Wednesday, June 20, 2007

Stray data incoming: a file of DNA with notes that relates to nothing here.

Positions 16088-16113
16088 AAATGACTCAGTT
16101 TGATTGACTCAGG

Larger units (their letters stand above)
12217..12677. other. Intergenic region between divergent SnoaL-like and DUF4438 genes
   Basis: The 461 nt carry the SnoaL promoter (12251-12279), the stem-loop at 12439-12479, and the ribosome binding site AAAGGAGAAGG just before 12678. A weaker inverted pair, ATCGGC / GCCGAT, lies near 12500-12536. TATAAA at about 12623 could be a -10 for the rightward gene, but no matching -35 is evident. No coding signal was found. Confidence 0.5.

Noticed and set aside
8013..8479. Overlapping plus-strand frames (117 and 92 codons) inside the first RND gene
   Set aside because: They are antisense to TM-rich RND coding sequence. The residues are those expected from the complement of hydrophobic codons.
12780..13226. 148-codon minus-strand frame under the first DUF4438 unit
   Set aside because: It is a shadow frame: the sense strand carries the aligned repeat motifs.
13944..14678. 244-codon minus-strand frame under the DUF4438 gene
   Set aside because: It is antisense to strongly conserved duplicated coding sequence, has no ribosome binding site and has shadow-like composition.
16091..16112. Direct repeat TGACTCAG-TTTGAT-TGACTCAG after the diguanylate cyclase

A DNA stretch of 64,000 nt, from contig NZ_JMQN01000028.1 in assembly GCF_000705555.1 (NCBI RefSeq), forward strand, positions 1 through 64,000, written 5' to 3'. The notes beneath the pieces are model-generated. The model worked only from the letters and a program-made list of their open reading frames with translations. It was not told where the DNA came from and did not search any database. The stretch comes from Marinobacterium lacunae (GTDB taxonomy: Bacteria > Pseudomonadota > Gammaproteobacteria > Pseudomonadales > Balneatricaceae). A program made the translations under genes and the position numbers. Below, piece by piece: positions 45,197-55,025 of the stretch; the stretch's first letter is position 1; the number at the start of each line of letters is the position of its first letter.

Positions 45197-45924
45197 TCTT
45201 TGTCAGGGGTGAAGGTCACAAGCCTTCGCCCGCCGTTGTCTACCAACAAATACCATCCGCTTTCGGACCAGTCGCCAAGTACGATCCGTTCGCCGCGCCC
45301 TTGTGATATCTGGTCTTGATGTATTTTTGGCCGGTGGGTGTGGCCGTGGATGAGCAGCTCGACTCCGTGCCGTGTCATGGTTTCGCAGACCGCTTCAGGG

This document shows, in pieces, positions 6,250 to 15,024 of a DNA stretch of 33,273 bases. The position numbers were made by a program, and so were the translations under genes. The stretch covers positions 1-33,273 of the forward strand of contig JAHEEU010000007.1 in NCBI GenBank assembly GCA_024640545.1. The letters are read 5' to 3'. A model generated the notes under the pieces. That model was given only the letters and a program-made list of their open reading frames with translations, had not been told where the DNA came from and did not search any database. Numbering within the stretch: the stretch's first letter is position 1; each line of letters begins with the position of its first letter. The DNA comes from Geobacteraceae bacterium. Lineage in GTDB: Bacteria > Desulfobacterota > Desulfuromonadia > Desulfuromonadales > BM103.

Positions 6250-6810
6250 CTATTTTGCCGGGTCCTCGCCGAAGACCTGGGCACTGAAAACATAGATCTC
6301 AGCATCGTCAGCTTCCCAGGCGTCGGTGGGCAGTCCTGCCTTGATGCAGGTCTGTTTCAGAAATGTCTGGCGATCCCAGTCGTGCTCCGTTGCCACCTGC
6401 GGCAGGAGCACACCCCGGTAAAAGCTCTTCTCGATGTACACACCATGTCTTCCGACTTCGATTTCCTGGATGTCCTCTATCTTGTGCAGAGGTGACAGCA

First love leaves us all a little roasted. In Dean Paul Gibson's spare production of Romeo and Juliet, however, a story of teenage heartache and angst-propelled tragedy seems to be underdone.The company enters all in black and white. It's a heavy-handed costuming conceit that highlights the rift between Romeo's family and Juliet's. Erotic desire (aside from being black and white itself) is born of what you can't have; the rift between families is hot-faced and obvious. More impressive are the spray-on hipster jeans that all the men are wearing (a nod to the black tights of Shakespeare's stage and word, for better or worse, sans codpiece).